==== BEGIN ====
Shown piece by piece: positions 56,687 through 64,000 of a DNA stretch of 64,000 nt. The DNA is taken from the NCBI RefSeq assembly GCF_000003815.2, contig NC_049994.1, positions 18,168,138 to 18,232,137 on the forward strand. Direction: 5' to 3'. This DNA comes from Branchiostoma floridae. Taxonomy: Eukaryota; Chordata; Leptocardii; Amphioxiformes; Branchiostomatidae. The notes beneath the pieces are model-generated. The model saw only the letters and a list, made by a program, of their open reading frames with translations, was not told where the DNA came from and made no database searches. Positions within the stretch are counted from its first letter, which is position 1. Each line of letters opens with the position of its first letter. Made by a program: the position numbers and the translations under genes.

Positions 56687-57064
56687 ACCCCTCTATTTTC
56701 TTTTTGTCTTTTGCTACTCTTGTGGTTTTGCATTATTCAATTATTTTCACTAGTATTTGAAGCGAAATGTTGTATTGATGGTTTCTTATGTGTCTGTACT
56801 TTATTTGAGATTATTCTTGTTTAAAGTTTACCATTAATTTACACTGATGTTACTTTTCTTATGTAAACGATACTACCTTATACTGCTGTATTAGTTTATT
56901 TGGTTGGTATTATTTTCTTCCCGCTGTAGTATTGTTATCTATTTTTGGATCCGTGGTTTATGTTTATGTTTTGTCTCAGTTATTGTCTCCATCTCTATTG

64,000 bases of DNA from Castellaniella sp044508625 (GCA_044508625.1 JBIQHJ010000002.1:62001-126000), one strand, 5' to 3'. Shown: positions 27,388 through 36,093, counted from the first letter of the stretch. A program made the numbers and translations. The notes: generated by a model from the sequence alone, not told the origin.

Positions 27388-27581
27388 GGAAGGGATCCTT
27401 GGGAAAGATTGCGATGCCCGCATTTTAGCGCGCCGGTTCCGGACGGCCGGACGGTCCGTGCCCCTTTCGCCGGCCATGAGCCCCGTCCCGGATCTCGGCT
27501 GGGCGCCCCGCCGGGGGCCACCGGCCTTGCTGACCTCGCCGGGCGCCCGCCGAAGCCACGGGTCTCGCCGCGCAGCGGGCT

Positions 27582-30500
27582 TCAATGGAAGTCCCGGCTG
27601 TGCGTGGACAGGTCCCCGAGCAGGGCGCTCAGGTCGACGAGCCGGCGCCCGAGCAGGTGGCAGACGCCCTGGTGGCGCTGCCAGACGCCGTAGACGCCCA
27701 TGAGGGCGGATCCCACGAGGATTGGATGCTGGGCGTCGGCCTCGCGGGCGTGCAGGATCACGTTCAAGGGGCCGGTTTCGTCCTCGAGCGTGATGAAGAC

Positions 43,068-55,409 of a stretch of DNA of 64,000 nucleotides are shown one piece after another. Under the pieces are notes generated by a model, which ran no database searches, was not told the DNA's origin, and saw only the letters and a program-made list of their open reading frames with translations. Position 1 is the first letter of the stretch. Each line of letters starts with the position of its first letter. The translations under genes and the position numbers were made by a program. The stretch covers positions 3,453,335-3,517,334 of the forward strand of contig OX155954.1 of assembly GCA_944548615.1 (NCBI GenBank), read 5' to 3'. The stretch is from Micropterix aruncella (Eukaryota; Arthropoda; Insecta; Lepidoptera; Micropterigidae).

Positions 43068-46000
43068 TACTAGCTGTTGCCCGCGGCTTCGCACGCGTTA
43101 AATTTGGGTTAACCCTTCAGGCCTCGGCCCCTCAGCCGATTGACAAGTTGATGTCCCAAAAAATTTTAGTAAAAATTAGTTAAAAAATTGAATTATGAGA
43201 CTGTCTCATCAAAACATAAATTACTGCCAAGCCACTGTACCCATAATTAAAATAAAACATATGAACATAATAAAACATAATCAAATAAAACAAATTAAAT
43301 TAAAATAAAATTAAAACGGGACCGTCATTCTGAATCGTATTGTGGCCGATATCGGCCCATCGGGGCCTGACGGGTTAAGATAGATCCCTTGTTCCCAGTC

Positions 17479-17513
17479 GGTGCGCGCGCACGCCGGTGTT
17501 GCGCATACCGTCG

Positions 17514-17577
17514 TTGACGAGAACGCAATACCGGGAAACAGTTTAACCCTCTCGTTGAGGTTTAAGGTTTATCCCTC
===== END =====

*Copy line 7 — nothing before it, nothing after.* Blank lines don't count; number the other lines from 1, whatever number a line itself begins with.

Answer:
64,000 bases of DNA from Castellaniella sp044508625 (GCA_044508625.1 JBIQHJ010000002.1:62001-126000), one strand, 5' to 3'. Shown: positions 27,388 through 36,093, counted from the first letter of the stretch. A program made the numbers and translations. The notes: generated by a model from the sequence alone, not told the origin.